I greeted him with a kiss before he revealed the small wooden box to me. Even amongst the garden with its well-watered flowers of actual scent and the hints of rain wafting off the leaves of the tree, the faintest hint of pine emanated from the handcrafted box.

“What is this?” I said, turning the plain, palm-sized container over. I ran my fingers over the lightweight, softly sanded box. There were no hinges.

“Open it, Solin.” He grinned and rocked on his toes.

I amused him and opened the box. A small button sat on a cushion inside. I picked it up and examined it. “A metal button?”

“Yes, but look at it carefully.”

I turned the button over and saw the tiny embellishments. I peered at them. “You signed it?”

“Yes. Keep reading.”

My insides fluttered and ached. “Drathosi. And…your name.”

“Do you like it?”

“I think it’s—”

“Let me explain,” he said quickly. “It’s a button, I know, and that seems a little strange because who would use a forge to make a button? But—”

“You forged this?”

“Yes. It took a few tries because I’d not forged something in so long—”

“You took up your house’s calling to make this for me?” I held it a little tighter, and my heart fluttered faster.

“Yes, well…it…so…the button is significant because when I was looking through our books, my house’s books, because I know next to nothing about our history, to be honest—the Foundry history, pushed it all out—and I came across this button thing, and I knew I wanted to make you something but not something so small because it would be difficult and I didn’t want to ruin it, but then I read more about it, and—” He played with his hands, pausing his rambling explanation. I pocketed the box and wrapped my arm around his waist so that we could both view the button together. He relaxed. “I wondered why people would bother making such heavy, decorative buttons for clothing, and I discovered that buttons of this nature were gifted to loved ones, for them to put on their inner pockets where they kept their correspondences.”

“Love letters.”



He nestled his head against my shoulder. “I love you, Solin. I’ll make sure to fill that pocket too.”

I stared at the back of that button. Drathosi.

“You don’t have to say it back,” he said, voice quivering.

“I want to,” I said. “I want to love you beyond this, Eleric, but—”

“You don’t have to explain—”

“Varin is back,” I said. He quieted. I turned my head, pressing my nose against his hair.

“From meeting with the Wyverns.”

“Yes.” My exhale trembled. “I’m told it did not go well.”

“How does any of this affect now?”

“Because he—” I swallowed, despite my drying mouth and tightened throat. “—he will make sure I pay for his misery. He’ll bend the rest of you to do it too.”

“I gave you my word, Solin, that I would never—”

“I find it difficult to trust your word.”

“That’s why I made it more permanent,” he said. “Drathosi, my cherished love.”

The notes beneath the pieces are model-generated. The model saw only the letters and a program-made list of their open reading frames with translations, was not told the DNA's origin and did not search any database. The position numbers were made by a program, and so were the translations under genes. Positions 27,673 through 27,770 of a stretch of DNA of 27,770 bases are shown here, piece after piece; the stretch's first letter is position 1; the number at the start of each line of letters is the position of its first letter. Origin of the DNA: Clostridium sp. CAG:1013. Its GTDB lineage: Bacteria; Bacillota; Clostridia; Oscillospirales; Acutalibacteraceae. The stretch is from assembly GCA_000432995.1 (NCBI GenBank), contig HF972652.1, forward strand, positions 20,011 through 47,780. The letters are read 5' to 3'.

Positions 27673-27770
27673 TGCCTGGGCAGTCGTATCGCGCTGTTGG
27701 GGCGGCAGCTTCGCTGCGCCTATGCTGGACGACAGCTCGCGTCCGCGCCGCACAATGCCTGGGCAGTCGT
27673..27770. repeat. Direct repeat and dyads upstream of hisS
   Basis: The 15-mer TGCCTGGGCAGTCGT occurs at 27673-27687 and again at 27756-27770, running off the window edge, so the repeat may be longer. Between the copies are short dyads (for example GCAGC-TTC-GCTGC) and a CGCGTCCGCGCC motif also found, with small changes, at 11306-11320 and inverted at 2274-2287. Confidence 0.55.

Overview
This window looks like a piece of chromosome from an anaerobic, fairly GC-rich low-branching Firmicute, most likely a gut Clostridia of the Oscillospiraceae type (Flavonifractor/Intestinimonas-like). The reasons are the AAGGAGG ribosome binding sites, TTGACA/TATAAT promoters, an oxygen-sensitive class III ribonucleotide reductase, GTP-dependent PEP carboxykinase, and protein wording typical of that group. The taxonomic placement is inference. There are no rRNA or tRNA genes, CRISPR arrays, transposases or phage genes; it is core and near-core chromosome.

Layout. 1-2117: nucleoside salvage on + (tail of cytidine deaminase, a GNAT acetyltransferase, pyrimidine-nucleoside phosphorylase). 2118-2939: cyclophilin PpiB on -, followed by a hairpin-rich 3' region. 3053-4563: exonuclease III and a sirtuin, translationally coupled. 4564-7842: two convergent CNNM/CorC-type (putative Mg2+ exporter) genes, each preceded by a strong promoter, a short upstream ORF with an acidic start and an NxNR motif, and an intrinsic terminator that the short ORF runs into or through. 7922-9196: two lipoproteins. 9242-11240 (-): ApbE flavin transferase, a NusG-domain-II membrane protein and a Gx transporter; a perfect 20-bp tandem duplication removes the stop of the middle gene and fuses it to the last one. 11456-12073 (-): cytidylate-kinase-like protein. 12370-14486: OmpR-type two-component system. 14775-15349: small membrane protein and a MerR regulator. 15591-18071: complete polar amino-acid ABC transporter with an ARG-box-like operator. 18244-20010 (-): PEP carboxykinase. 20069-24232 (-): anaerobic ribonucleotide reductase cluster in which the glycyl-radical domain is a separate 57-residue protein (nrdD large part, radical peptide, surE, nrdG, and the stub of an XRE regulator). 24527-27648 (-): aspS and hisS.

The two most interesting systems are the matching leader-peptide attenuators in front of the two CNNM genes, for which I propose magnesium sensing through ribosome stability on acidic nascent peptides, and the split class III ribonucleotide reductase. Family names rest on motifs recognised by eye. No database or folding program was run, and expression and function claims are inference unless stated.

I closed my eyes. Words escaped me.

He slipped out of my sievelike touch. “No, I understand; you can’t trust me. How could you after two years together? I just…need to be alone for a while. To think.”

I reached out an open hand. “Eleric, please come back.”

“Not now…I’ll see you later.”

“Later as in tonight?”.

“Yes,” he said, wiping his cheek.

My hand clenched the button, and I stood there, alone.


Eleric had been thinking for days. I convinced myself that honesty was best in that moment, that I’d saved him and, more importantly, myself from future heartbreak by telling him the truth instead of leading him on. I told myself that this did not mean an end to our relationship. I lied to myself; I would recover from this. I should have deceived him because I could grow to share his feelings and forgive him. Yet deceiving someone I cared for seemed innately wrong.

I visited Risayne for her wisdom but could not find her anywhere. A test of my adulthood; I would solve this problem on my own and find a way to save the connection Eleric and I had built.

I went to the palace library, its vast halls always a welcome sight for me, and headed for the private room Eleric and I often absconded to around this time of day. His sanctuary had become our sanctuary. He had shared this with me, shared with me his love, and still I could not trust him? How absurd. My fears might have ruined a genuine source of love and joy for us.

Something heavy crashed against wood. I masked and ran for the source, our room, thinking perhaps Eleric had chosen to take out his frustration on a table.

“Eleric?” I shouted. Another crash, the cascading of books and tearing of pages. No, of course this was not Eleric. He was not a man of anger. Had he fallen? I pumped my legs harder and unmasked, knowing the weight and urgency of my footfalls could not be cloaked. Secrecy didn’t matter. I came to an abrupt halt at the turn to our space.

Amongst the piles of books and an overturned table stood Varin, his back to me, his hips and forearm pressed against a body. White fingers curled around Varin’s shoulders, trying and failing to shove him away. Varin’s body, shackling another for a torment so hideous…

He was pressed against Eleric. In a way that…

A fire burned within.

I snatched Varin by the neck of his well-pressed garments, throwing him away from Eleric and toward the opposing wall. Varin hit the overturned table and scrambled to his feet, a dagger in his hand. I swept it away with a flick of my telekinesis.